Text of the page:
Friar Laurence, who was only trying to help the young lovers and end their family’s feud, betrothed “… this alliance may so happy prove, To turn your households’ rancour to pure love.” (A2, S3, L 87-88), can also partially be blamed for the tragic events which occurred.

It was his plan that went so terribly wrong and caused Romeo to believe that Juliet was dead and kill himself out of sorrow and despair. Juliet awoke beside the body of her beloved Romeo and instead of living a life without him, took his dagger and killed herself stating, ” O happy dagger! This is thy sheath; there rust, and let me die” (A5, S3, L68-69) The Friar however, can be blamed for many of the things which happened even before he came up with this disastrous plan, as it was he who wed the couple in secret, only days before their death.

“Romeo and Juliet’s” many tragic occurrences can be blamed on the Capulet and Montague feud, Romeo and Juliet’s secrecy and the fighting between the two families, but perhaps the blame should be placed on Romeo and Juliet’s ancestors who began the grudge so many years before. As the deaths of Mercutio and Tybalt were a direct result of the hatred between the two families. This hatred and hostility was so strong that unfortunately it took the deaths of many family and friends before the two opposing sides could put aside their differences and end their age old fighting.

Prejudice Essay.

Throughout the years, people of different race, culture, sex, and more have experienced what we call prejudice. Prejudice is an opinion or judgment based on stereotypical, irrelevant, inadequate knowledge. Such groups as the internationally known Ku Klux Klan (KKK) demonstrated extreme prejudice actions. In my essay, I will cover what prejudice is, the different types, how it is demonstrated, how it makes victims feel, and lastly, how it can be stopped. I hope to put my point forth that prejudice should come to a halt, and I hope you will as well, after reading my essay.

Many things in everyday life can cause a person to become prejudiced. However, people are not born with prejudice but family upbringing, and unpleasant experiences can cause people to become prejudiced. For instance, difference is a key factor of prejudice. Jealousy and conformity also cause prejudice feelings. Self centered persons form stereotypes on people who are different then themselves. These prejudice people exclude and thus, do not accept others diverse views. All in all, prejudice may be cause by a variety of things, but mainly by difference and stereotypical judgments.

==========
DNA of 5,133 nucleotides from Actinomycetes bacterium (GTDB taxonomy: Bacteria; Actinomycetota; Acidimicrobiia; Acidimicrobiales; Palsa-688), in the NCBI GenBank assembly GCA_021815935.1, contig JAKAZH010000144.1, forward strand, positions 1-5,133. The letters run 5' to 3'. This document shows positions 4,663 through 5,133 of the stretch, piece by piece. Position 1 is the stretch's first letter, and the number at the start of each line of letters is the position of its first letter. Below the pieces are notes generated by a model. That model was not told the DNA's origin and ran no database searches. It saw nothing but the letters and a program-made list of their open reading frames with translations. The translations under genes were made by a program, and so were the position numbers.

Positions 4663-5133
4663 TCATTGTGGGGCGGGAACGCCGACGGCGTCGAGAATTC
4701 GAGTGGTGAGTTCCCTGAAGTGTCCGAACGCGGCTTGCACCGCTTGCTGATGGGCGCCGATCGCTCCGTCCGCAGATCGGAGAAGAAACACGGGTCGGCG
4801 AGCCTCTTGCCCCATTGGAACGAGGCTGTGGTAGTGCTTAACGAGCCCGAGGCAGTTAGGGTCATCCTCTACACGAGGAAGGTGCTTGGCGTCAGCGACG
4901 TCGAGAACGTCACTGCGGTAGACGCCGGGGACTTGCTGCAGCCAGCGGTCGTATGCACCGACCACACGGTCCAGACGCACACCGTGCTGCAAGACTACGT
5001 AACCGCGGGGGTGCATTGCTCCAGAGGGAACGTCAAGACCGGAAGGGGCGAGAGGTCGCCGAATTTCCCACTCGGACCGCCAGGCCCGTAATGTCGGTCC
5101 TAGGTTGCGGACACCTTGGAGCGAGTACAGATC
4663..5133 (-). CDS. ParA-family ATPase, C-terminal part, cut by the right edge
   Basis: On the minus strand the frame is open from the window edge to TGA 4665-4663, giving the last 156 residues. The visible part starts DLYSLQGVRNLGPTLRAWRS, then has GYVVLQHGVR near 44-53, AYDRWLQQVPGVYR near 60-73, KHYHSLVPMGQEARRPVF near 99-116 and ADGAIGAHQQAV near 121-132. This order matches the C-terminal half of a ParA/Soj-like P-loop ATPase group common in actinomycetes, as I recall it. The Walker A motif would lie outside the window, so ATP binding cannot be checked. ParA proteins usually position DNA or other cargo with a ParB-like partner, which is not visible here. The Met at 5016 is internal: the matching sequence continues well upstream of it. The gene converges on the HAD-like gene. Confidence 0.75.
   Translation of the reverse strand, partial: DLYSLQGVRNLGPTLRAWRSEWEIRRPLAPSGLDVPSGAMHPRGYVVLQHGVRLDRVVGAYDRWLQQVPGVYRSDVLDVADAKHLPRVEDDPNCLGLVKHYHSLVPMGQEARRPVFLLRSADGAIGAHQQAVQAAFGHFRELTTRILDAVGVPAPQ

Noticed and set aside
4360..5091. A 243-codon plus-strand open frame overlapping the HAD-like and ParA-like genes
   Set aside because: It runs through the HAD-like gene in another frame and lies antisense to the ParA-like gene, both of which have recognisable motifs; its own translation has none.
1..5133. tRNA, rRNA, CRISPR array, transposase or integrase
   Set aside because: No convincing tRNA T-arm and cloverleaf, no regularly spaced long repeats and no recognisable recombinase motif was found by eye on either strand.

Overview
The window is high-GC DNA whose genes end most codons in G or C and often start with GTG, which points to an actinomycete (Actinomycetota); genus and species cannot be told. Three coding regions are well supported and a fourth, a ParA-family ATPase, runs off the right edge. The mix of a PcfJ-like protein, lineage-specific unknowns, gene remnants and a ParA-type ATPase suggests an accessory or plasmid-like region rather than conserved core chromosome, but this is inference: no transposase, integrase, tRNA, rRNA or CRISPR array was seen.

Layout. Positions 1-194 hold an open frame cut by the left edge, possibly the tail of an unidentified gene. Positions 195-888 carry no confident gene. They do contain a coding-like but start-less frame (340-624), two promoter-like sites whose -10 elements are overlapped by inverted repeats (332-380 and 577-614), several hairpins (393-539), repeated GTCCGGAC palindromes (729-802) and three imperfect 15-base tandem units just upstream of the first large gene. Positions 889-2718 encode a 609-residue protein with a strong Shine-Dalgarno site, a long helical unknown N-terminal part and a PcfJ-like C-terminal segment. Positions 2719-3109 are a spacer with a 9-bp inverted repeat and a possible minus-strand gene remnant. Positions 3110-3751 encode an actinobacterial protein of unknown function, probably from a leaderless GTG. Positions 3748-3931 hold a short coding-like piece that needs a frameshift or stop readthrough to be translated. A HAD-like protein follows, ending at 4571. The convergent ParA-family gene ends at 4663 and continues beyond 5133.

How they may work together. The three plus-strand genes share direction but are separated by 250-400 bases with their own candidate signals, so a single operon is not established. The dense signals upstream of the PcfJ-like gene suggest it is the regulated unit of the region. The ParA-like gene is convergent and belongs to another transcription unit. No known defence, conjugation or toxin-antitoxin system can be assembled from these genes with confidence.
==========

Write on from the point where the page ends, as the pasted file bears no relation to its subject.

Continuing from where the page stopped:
Prejudice has been performed in various ways throughout history, in this paragraph I will identify what I believe the main types of prejudice are. Prejudice can be based on the gender of a person. For example,” boys are better then girls at sports”, a common childish stereotype. Ethnic background, age, race, culture, religion, and political beliefs are just some other types of prejudice. Racism is one of the key examples pf prejudice. Finally, prejudice is demonstrated in numerous ways today… particularly by difference in race and gender.

Prejudice is performed often in today’s world. People form stereotypes on others. These stereotypes are often false. Example, “Canadians live in igloos and consistently eat at Tim Horton’s”. This statement is false…so are the majority of stereotypes out there. Prejudice was shown at an extreme level at a time where there was segregation of races. This racial segregation wore down when civil rights became increasingly important and civil leads like Martin Luther King gained freedoms and rights for African Americans. Furthermore, prejudice is demonstrated frequently, and should be considered before producing childish judgments of others.

How would you feel being a victim of prejudice? Lonely, incapable, different? All three are just some feelings victims encounter. Most feel saddened, lost, discriminated, and exposed. They feel these feelings because they may be slightly different, or just have different beliefs and are not accepted because of this. Thus, remember the golden rule “treat others the way you want to be treated”, and make your own mind up about people… don’t decide who they are by what you have heard.

Prejudice should come to a stop. Together, we can make this happen. People should be accepted for who they are, not by what they look like, where they come from, or what they believe in. We can stop this by making our own minds up about others, forming educated opinions on them after actually getting to know them. In conclusion, “don’t judge a book by its cover”…judge a person for who they are inside…integrate races…and unite in diversity.

To Kill a mockingbird book report

There will be a time in each person’s life when they reach the point where they’re no longer a children. This is the time when they became aware if things that are going around them, and it often called the point of awareness or growing up. Perhaps each individual person experiments this stage at different time, and yet in different situations. In the book To Kill A Mockingbird by Harper Lee, Scout, the main character experiments her growing up stage from some excited, but yet tragic situations. In my opinion, Scout’s growing up stage was strongly influenced by Atticus. Throughout the whole story Atticus had taught her lots of things that are very valuable, but the most important lesson Atticus had taught her is how to look at things from different perspective or to climb in other people’s skin and walk in it. He also taught her the true meaning of courage. Throughout the whole story Scout used Atticus’s advice and gained a better understanding of the world she is part of.